As for The Public and Private Deaths of Carol O’Grady, Frank Murdocco’s solo show was a breath of fresh air on a cool night in Jamaica, Queens. The experience began as soon as I arrived and was treated with a tour of the venue which boasts two artists’ gallery. That prepared me for another surprise – a beautiful state-of-the-art 120 seat theatre. It’s Christmas and something terrible has happened to Carol O’Grady! Murdocco’s tells the story through three characters in the style of Sarah Jones, Anna Deveare Smith and Eric Bogosian. He flawlessly and smoothly transforms into these characters. The only indication of a character change is a click of the lamp (which I loved) which added to the layer of the insanity created by Jessica DiPaola and Lindsey Smith.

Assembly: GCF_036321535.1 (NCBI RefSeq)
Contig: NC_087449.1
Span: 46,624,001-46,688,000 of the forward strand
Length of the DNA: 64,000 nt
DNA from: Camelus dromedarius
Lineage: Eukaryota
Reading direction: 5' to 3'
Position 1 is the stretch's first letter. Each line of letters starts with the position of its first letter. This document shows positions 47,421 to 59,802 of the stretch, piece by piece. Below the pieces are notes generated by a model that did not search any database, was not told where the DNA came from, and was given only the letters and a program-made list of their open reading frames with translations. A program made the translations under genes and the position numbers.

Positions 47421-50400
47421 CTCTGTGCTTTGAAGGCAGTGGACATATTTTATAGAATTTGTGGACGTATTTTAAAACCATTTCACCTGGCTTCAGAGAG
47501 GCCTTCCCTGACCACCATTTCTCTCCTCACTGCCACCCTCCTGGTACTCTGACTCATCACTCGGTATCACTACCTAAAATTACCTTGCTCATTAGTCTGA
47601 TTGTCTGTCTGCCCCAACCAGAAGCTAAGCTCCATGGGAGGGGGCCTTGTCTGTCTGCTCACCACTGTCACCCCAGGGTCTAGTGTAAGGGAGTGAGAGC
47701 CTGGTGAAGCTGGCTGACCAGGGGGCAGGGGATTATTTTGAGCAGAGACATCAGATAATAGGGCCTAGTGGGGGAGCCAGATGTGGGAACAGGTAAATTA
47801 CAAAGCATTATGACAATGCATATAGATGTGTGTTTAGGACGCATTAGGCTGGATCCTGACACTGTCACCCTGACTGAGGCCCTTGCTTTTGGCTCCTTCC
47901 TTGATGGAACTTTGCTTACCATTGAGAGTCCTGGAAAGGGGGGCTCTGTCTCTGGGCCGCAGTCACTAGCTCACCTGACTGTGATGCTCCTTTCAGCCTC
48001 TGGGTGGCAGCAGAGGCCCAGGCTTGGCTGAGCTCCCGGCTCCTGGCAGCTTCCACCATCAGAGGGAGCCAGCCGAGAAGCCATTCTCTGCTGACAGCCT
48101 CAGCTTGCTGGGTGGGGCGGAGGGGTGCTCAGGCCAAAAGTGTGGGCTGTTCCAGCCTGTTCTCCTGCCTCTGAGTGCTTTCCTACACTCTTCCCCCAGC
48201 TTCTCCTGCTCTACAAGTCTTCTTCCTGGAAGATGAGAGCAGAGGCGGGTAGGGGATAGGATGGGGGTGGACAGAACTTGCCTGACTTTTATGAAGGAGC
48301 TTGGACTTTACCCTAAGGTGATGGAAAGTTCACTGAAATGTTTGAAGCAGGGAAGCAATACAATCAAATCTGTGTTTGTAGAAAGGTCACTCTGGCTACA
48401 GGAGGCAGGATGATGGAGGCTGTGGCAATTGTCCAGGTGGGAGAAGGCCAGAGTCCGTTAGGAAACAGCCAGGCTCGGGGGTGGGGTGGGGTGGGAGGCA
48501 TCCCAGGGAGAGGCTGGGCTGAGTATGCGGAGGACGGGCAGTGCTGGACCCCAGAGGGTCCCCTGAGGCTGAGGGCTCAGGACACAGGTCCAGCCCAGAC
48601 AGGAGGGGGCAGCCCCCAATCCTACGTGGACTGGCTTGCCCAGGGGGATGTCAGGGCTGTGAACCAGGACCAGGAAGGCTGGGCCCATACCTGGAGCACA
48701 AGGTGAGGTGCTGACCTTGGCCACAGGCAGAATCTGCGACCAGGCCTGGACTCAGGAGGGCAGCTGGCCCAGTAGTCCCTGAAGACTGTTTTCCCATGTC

My trip to the Fringe is coming to a close due to scheduling but definitely support the artists. We need their voices and their stories. And we need yours too. Start creating!

The NEW York International Fringe Festival (FringeNYC + FringeBYOV)

October 1st – 31st, 2018

OCT 12th – 28th

OCT 5th – 28th

OCT 1st – 31st

New York New Works Theatre Festival Returns & Accepting Submissions

LOGO_BUG+TYPE-resized-2-1_blkbg (1)I have worn many hats in this festival and the connections I made have been fruitful. Nick Radu’s Imaginary is now in the process of becoming a movie. So this is a great opportunity if you are looking for a platform to get your work seen by industry folks. They are currently accepting submissions through August 15th.